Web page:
NHL Hockey Betting–Teams Fighting For Playoff Spots


A frequent mantra of any serious sports handicapper is that teams in ‘must win’ situations seldom do. More specifically, they’re rarely a good betting value. In most situations you should look to play on the opponent against a team in a ‘must win’ situation. You’ll find an in-depth analysis of this concept elsewhere on the website but there are several very good reasons for this. First, the ‘must win’ scenario isn’t a secret. The public knows it and more importantly the bookmaker knows it. Since the book knows that the public knows it—and will bet it—he shades the line accordingly. The public invariably bets into this already inflated line inflating it even more. The good value on the other side becomes an even better value.

Another important thing that the public often forgets—teams that are in ‘must win’ situations are usually there for a reason. Teams that took care of business during the regular season don’t have to worry about playoff seeding down the stretch. For marginal teams in particular, this urgency isn’t always motivating—it can often make a team ‘tight’ and prone to mistakes. Conversely, the opponent they’re facing often has no pressure at all and can play ‘loose’. If they have some sort of intrinsic motivation to play ‘spoiler’ so much the better.


The concepts above are valid in any team sport but may be most effective in the NHL. There’s a lot of parity in the NHL and that doesn’t change below the ‘Mendoza line’ for playoff qualification. One of the great things about hockey is the competitive desire and mental toughness of the players. Every player in every sport says they ‘hate to lose’. This may be true, but in most team sports bottom feeder teams invariably ‘play out the string’ near the end of the season offering little resistance for teams with playoff aspirations.

NHL players are just wired differently. They hate to lose but they hate to be embarrassed even more. No team likes to be viewed as a ‘doormat’. The Toronto Maple Leafs are currently in deep ‘rebuilding mode’. They’ve jettisoned every veteran with a guaranteed contract and now have a team comprised of players that would be ‘4th liners’ at best on most NHL teams combined with prospects that should be with the AHL Toronto Marlies at this stage of their development.

Late last season, the Maple Leafs faced the Detroit Red Wings on the road. ‘On paper’ it looked like one of the biggest mismatches of the year. The Red Wings desperately needed points to hold on to a wild card playoff spot and facing a divisional rival that was 1-19 in divisional games for the season looked like an automatic win.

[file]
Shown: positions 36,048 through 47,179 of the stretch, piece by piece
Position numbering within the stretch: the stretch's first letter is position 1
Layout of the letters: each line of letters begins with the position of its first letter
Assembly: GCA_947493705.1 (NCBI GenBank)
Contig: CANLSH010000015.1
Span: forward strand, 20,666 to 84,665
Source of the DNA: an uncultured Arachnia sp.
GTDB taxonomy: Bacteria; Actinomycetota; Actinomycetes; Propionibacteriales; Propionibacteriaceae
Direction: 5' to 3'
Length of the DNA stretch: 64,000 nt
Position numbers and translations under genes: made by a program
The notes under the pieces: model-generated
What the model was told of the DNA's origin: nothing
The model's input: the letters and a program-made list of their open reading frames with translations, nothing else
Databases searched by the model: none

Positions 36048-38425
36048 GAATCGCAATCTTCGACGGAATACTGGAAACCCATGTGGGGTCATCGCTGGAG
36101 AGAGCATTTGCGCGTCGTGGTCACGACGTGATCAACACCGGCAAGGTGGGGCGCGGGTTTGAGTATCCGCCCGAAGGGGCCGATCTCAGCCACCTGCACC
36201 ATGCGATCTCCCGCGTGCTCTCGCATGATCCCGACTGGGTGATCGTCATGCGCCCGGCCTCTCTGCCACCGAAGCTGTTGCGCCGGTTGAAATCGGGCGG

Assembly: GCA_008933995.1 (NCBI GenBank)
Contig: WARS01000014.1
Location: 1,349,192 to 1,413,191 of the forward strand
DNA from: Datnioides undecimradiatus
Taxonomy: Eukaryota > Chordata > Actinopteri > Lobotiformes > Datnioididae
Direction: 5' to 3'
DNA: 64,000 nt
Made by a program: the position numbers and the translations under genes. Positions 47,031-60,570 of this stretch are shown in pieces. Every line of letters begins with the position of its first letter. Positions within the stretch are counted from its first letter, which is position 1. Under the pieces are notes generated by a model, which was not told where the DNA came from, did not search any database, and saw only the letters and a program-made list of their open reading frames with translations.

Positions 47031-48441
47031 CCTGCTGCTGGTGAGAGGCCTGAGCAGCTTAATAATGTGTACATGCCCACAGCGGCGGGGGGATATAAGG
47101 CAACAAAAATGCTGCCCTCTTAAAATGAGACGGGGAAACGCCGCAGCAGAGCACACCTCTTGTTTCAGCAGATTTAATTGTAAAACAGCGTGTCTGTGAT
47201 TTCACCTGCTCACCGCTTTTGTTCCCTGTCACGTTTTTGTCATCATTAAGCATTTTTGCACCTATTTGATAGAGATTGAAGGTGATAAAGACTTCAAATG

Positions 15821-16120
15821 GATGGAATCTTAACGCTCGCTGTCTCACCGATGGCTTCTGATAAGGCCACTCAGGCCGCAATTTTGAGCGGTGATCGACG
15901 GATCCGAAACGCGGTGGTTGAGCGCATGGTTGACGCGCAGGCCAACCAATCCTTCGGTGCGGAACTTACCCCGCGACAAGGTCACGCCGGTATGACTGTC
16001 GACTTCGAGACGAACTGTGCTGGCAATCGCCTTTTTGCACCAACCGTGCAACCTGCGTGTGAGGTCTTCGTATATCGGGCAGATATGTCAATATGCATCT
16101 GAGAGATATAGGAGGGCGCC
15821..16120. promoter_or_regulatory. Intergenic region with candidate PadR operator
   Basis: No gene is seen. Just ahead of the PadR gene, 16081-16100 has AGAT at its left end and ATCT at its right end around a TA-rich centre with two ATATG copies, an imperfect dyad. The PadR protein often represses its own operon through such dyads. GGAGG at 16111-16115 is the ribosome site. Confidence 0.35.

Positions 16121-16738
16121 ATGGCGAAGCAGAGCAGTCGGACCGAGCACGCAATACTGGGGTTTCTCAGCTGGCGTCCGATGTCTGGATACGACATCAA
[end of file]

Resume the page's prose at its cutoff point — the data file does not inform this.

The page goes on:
It wasn’t—Toronto gave their best full game effort of the season and shocked the Red Wings at Joe Louis Arena 1-0. It was the only the second win in 10 games for Toronto and on this night a team that is all but ‘tanking’ games to get a high draft pick played their hearts out. This might be an extreme scenario, but it’s not uncommon in the NHL. One night later the three worst teams in the Western Conference went 2-1 against higher ranked rivals. The Calgary Flames—a team that had won twice in their last ten games—ripped the St. Louis Blues who were playing for sole possession of first place in the rugged Central Division. The only loss was the Edmonton Oilers who played tough in a horrible tactical matchup against the Nashville Predators before losing 3-2.


It’s possible to conclude that on ‘any given day’ any team can get lucky and pull off a win. That may be true, but a look at the context of each matchup during your handicapping revealed situations that were ripe for a bottom feeding team to upset a playoff level opponent.

–Look For Underdogs Coming Off Of ‘Ugly’ Losses: The night before the Toronto Maple Leafs shocked the Detroit Red Wings they were embarrassed 4-0 at Ottawa. The game before the Calgary Flames upset the St. Louis Blues they were manhandled by the Arizona Coyotes on their home ice. Even for teams that are going nowhere in the standings these embarrassing losses are often followed by very strong efforts.

–Look For Favorites Coming Off Of A Series Of Tough Games: St. Louis entered the aforementioned game with Calgary riding a six game winning streak and having run off victories against high level opposition—Anaheim, Calgary, Minnesota and Dallas. Even the best teams can’t maintain that level of intensity and tonight they faced a motivated opponent that provided no intrinsic motivation. Few teams have enough talent to overcome a substandard effort and definitely not in the NHL.

–Look For Situations Where ‘It’s Personal’: Observant readers probably already noticed this subplot about the Toronto Maple Leafs vs. Detroit Red Wings game. The Maple Leafs’ current coach, Mike Babcock, is the former coach of…the Detroit Red Wings. Babcock is the winningest coach in Red Wings history but after 458 wins and a Stanley Cup champion they decided against giving him a contract extension. Babcock might say this matchup ‘isn’t personal’ but guess what? It’s personal. No team wants to be responsible for embarrassing their coach and particularly coming off an ugly loss. The Red Wings filed the game against Toronto as a ‘W’ before it started and were looking ahead to a Tuesday game against their closest wildcard challenger, the red hot Philadelphia Flyers.

These situations won’t always yield victories but since you’re getting sizable underdog prices they don’t have to. When you’re getting prices like Toronto +200 and Calgary +140 you’ve got a decent margin for error. There are approximately ten games left in the NHL regular season and you might very well find more opportunities like these. Just look beyond the statistical matchup for the specific game and consider the broader context.